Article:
When My World Feels Overwhelming, I Look Around

A child’s world is small. I remember holding my tiny baby on our couch and my father-in-law said, “Think about how small his world is. To him, this house is the entire world. All he knows is wake up, be fed, and go to sleep again.” As they grow older, their world slowly grows larger—they meet other people outside their home, they see other houses and buildings, they learn about other provinces, countries, continents, and even other planets and galaxies. This growing of the world as we know it, despite our growing up with it, starts to make us feel a lot smaller. 

 When my son was born, my world became a lot smaller again, in some ways nearly the same size as his. Each day was spent inside the same walls, with the same routines, same food, and same handful of people. When my world became small like my son’s, suddenly every one of my little (and arguably medium sized as well) problems were bloated. A waffle getting stuck in the toaster was a disaster. The laundry basket full of clean clothes ready to be hung on the line falling on the dirty pavement was a tragedy. Naptime cut short, giving me less time to myself, was cataclysmic. Not being able to take my daily shower made want to cry. In the grand scheme of things, these things were only minor setbacks, but they felt like much more. 

Maybe this is only true for me, but I think when we spend too much time in our own heads, thinking about all that’s wrong and going wrong, our worlds magnify themselves beyond their true size. Small problems bloat beyond their true size. And while it’s valid to mourn and to acknowledge these difficulties, I’m seeing that sometimes what we really need is to take a step back and see how big everything else really is.

 Take a step on your doorsteps, breathe in the fresh air, and consider the power, majesty, and wisdom of God that creation proclaims. Consider his careful hand in crafting the singing sparrow and caring for it, and his powerful hand that made the crashing waves and towering mountains. See the stars God hung in the sky. Consider the galaxies and how God holds them in his palm. 

 Take a step into a fellow believer’s life and see how God is at work. See that you are not the only one in pain. See that you are a part of a body that is working together for Christ’s glory to proclaim the gospel. See how you are only one of the members of this body. As you go to church, take your eyes off the screen and look past your own individual seat and see the people around you. Listen to their chorus of voices singing together of God’s worthiness.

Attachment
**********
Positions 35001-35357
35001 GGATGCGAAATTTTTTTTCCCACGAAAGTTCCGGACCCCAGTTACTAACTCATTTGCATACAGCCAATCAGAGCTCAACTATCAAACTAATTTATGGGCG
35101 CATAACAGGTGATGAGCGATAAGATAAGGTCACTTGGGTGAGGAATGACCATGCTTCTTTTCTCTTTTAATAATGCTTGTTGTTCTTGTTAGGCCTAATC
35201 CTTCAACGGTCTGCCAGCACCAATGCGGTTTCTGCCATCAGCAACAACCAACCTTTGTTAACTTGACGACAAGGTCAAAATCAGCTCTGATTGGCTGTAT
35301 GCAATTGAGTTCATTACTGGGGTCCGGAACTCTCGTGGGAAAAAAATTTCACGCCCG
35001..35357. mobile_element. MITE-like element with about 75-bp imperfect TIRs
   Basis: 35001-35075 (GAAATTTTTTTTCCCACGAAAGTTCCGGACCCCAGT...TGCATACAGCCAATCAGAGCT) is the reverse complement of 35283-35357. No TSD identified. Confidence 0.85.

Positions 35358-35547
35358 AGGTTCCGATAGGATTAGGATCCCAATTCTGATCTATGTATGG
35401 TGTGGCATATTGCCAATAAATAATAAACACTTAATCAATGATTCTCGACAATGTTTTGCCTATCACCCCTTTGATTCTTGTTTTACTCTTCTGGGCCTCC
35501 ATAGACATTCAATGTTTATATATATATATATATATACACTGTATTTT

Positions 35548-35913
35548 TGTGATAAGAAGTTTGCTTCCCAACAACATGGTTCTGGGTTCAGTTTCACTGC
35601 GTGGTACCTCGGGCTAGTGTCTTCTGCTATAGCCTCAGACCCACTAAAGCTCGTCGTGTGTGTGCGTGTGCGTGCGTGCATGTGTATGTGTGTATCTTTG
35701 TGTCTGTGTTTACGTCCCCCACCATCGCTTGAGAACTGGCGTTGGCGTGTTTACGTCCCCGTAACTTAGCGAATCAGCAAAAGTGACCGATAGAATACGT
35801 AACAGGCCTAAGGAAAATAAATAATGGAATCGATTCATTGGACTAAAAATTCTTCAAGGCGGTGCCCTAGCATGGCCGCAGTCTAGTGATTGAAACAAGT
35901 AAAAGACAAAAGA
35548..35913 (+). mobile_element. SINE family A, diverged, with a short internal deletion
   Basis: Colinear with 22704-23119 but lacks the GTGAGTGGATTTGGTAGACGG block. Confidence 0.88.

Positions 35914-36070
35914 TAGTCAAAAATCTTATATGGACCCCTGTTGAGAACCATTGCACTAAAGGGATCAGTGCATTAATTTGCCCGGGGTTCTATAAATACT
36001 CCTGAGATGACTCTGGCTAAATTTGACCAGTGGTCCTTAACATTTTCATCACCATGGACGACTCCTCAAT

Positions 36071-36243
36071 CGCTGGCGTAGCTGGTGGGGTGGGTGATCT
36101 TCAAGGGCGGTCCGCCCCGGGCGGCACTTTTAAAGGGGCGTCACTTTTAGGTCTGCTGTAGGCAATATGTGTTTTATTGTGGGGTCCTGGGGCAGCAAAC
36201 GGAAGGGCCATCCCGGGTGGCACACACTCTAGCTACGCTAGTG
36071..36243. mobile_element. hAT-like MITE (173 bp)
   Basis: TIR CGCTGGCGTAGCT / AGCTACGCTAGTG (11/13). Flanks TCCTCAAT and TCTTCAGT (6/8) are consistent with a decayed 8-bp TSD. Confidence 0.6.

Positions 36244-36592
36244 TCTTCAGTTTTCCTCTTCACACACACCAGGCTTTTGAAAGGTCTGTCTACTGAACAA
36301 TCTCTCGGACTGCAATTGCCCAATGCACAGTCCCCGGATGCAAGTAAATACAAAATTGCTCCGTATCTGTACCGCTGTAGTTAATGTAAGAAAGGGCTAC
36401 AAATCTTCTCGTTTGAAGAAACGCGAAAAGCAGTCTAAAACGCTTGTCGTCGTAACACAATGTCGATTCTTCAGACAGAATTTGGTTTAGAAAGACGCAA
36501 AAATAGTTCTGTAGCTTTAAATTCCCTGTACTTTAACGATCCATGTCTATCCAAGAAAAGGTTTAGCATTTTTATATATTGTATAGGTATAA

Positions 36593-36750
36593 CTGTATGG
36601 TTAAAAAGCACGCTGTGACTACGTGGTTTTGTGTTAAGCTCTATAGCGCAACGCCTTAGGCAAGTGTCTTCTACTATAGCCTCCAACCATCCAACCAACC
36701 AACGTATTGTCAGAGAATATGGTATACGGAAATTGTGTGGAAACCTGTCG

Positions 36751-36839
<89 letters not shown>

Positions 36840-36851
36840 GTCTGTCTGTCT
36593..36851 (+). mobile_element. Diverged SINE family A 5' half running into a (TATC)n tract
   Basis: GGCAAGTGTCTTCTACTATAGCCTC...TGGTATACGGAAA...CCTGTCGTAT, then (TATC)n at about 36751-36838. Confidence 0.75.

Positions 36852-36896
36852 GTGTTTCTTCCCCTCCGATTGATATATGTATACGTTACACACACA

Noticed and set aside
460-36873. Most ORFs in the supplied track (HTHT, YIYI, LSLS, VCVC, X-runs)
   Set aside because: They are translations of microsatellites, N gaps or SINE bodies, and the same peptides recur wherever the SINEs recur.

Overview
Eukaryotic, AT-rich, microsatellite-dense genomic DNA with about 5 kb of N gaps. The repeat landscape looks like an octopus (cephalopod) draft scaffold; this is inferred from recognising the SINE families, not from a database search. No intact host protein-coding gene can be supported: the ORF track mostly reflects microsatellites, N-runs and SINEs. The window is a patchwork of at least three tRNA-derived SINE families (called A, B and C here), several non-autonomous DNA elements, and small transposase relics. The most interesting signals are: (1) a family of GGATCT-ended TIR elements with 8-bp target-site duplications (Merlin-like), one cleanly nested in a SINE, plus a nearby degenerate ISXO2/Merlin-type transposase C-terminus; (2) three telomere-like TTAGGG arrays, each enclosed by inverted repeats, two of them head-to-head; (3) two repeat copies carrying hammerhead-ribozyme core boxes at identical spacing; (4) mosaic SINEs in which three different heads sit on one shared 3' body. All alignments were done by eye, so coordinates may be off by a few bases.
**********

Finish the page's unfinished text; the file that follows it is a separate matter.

Study God in his Word and what others have said about him. Be overwhelmed by his perfection, eternality, and grandness. Consider his gracious kindness and love to you. Contemplate his power and sovereignty over both the small details and major turning points of life and history. Consider the gospel, how Jesus Christ came to earth as a tiny baby, obeyed the law perfectly (while still experiencing the same temptations you do), and bore God’s wrath that you deserved. Stop and think about how you are hidden and united in Christ, how the Holy Spirit dwells inside of you, and how the Father has adopted you as his own. This alone should cause each of those little setbacks (and sometimes even the major ones) to shrink in size as you consider how it all sits in the safe palm of God’s hand.

 Lifting our gaze to such higher things helps to take our eyes off the overwhelm. The times I’ve been most overwhelmed I’ve found relief in discipling others, taking a walk outside, or opening up a good theology book. When I start to see the world, and more importantly God, in their grandiose, my world begins to shrink to a size I can handle and process. It makes me and my problems smaller. I prefer this kind of small of realizing how grand creation is and how much greater it’s Creator is. 


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